"I am an accountant who has been working with small businesses for over 30 years. I don't consider myself an 'old person,' and am actually quite fluent in today's digital technology (at least my kids tell me I am).
"As my clients retire and pass their businesses on to their own children, though, I find myself having more and more trouble with communications. The new generation wants to do everything by text message, and they demand instant responses to all questions.
"I'm all for being responsive to my clients' needs, but there are times when I can't respond to things in Internet time. Maybe I have to research or think about something before I answer. Maybe I have to make manual changes to someone's tax return that can't be made using the TurboTax template.
"I've had more than one client tell me that 'in this day and age' it isn't acceptable service not to respond to an e-mail or text message instantaneously. But is it acceptable service to respond in haste and risk committing malpractice? I don't want to have to choose between my professional responsibility and my professional reputation for good customer service."
Boy, do I feel this person's pain.
It's no secret that today's technology has sped up our lives to the point that many of us feel that things are spiraling out of control (and I'm not just talking about baby boom geezers in their 60s and 70s). Many of my clients think nothing of sending me a multipage text message with all sorts of interweaving problems and demanding a response within an hour.
Yet, to my knowledge (and I should know — I make it a point to attend the LegalTech trade show in New York City each year specifically to learn about new technology products for lawyers), there is no app, cloud-based solution or robot that will help me draft and review legal contracts faster without sacrificing accuracy. It takes me every bit as long to do that work as it did when I first started practicing 36 years ago.
It gets worse. While I'm drafting or reviewing a contract for one of my clients, time stands still. Every contract is unique — there is no such thing as a boilerplate contract for me to fill in the blanks and hand to a client as a finished product.
When I'm drafting contract language, I have to think not only about the paragraph I'm working on at the moment but also other conforming changes that need to be made elsewhere in the document so the change I'm making now works. I simply can't be interrupted by phone calls, text messages or anything that goes "beep boop bop" and disrupts my flow of thought. All that stuff has to wait until I finish the contract and come up for air.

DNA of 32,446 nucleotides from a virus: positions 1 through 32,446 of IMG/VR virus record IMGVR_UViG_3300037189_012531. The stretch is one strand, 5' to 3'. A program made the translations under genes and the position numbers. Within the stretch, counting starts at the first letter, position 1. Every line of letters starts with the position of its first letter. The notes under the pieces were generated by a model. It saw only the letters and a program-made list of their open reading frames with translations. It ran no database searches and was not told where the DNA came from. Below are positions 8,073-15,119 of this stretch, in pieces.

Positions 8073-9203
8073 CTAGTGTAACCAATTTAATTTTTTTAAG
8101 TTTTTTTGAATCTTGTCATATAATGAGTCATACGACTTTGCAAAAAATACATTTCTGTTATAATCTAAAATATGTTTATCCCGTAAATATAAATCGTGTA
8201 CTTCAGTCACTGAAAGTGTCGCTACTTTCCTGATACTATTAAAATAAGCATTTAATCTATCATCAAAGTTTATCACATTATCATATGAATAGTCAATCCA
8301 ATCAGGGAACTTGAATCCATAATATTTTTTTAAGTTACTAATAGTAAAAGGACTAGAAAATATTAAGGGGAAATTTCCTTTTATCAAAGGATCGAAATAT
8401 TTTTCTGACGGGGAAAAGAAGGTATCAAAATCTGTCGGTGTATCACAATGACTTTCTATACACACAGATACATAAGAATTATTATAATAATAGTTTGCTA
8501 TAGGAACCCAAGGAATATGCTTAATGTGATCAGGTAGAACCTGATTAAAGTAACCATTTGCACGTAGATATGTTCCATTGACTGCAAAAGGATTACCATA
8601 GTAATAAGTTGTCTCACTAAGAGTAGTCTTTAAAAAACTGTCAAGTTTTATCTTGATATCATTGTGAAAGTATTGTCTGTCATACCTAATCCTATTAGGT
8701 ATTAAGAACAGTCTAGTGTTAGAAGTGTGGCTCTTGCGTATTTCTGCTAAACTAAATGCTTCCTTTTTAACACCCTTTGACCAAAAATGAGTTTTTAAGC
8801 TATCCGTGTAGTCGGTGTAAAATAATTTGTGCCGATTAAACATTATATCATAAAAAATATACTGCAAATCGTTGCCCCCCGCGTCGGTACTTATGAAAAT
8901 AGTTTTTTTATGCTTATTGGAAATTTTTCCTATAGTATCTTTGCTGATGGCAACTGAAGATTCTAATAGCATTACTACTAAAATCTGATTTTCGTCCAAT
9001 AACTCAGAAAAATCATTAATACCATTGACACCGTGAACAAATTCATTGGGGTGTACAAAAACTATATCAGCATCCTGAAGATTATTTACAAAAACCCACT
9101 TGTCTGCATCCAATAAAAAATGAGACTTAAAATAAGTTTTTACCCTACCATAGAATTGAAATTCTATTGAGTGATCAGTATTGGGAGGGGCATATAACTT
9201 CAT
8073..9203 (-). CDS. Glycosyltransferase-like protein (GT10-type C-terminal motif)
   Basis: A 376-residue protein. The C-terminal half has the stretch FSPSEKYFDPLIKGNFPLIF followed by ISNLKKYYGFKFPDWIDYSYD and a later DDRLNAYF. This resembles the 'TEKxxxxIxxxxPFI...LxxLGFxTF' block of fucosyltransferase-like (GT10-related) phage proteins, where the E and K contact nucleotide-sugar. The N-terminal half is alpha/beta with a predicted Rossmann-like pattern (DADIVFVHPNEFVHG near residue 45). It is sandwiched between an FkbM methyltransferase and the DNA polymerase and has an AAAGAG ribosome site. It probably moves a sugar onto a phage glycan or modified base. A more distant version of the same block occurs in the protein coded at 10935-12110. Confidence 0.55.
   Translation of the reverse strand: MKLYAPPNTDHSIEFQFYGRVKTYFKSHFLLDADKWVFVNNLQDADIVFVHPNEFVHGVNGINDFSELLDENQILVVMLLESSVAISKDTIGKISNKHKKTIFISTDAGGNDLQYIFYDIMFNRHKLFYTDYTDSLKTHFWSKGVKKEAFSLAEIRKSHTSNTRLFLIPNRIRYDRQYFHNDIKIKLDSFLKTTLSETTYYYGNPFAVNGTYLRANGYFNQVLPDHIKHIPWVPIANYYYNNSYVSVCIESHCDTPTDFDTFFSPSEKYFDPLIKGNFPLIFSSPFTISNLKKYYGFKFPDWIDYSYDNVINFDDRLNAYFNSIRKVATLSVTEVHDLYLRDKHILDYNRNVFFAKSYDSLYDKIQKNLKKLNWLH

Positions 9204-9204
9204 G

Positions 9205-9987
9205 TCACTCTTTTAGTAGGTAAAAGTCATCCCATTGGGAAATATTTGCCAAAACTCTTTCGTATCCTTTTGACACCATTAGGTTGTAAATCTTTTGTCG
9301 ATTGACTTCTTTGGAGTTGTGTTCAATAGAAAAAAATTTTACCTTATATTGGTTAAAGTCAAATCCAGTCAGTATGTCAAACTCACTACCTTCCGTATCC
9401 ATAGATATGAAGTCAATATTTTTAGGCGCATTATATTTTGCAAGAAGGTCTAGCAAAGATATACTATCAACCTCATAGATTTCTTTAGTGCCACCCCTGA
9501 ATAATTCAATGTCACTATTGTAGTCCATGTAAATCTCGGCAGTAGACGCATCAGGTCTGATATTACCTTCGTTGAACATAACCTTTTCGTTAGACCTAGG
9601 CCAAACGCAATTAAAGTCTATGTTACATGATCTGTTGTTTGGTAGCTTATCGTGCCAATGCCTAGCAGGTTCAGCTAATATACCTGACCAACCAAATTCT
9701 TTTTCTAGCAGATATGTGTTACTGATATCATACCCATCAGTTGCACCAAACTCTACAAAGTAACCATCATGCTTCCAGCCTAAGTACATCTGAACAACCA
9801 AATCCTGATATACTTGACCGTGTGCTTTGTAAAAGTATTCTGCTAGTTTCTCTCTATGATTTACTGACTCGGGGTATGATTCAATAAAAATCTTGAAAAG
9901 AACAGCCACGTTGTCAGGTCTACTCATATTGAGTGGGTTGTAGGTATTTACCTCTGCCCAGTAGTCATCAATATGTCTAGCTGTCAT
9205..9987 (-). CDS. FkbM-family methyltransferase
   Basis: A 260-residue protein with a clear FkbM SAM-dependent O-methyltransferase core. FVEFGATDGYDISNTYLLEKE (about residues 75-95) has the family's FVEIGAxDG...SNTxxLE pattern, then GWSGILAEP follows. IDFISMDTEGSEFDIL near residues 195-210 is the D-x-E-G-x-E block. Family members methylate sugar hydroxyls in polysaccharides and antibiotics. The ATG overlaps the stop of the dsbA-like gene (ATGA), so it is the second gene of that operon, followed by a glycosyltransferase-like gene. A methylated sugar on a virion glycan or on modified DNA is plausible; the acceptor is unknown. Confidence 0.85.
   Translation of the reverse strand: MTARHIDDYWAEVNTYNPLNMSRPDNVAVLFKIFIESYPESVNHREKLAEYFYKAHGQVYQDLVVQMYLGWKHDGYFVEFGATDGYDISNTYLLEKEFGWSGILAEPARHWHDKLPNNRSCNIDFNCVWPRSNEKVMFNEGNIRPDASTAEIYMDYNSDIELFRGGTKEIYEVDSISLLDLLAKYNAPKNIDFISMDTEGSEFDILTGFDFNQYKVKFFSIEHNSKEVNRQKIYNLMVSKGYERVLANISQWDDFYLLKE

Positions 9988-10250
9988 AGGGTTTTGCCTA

While I can certainly work on multiple projects at the same time, at any given moment there can be only one priority, and I can't be rushed.
But try explaining that to a fast-talking multitasking millennial who grew up in a world where instant gratification is the norm. Many of these folks don't even think in complete sentences with a subject, verb and object. They speak in a form of shorthand in which clarity is sacrificed for speed to get the basic message across — that is, when they can be persuaded to speak at all.
I'm leery about putting some communications in email or text for fear they may come back to bite me — that is, if it turns out I jumped the gun, made some unwarranted assumptions or didn't ask the client all the right questions. There are times when I need to talk through an issue with a client and give him a quick curbside answer — one for which I don't want to be held accountable.
When I'm under too much pressure from a client for a quicker-than-natural turnaround, I sometimes resort to asking, "Would you rather have your answer quickly, or would you rather I get it right?" But there's a funny thing about millennials: They all love comic irony, except when it's directed at them.
So here's what I do in an era of unmanageable expectations.
Whenever clients are pressing me for time, I leave a voice message on their cellphone that says: "Thanks for your message. I am working on your matter and assure you that you are not being ignored, merely prioritized. I have a number of projects that are on very tight deadlines, but I can promise you will have your answer/document/whatever by (time) on (date). If you really need it sooner, please call and let me know, as that really helps me manage my time."
Then I move heaven and Earth to make sure I meet the self-imposed deadline.
Cliff Ennico ([email protected]) is a syndicated columnist, author and former host of the PBS television series "Money Hunt." This column is no substitute for legal, tax or financial advice, which can be furnished only by a qualified professional licensed in your state. To find out more about Cliff Ennico and other Creators Syndicate writers and cartoonists, visit our Web page at www.creators.com.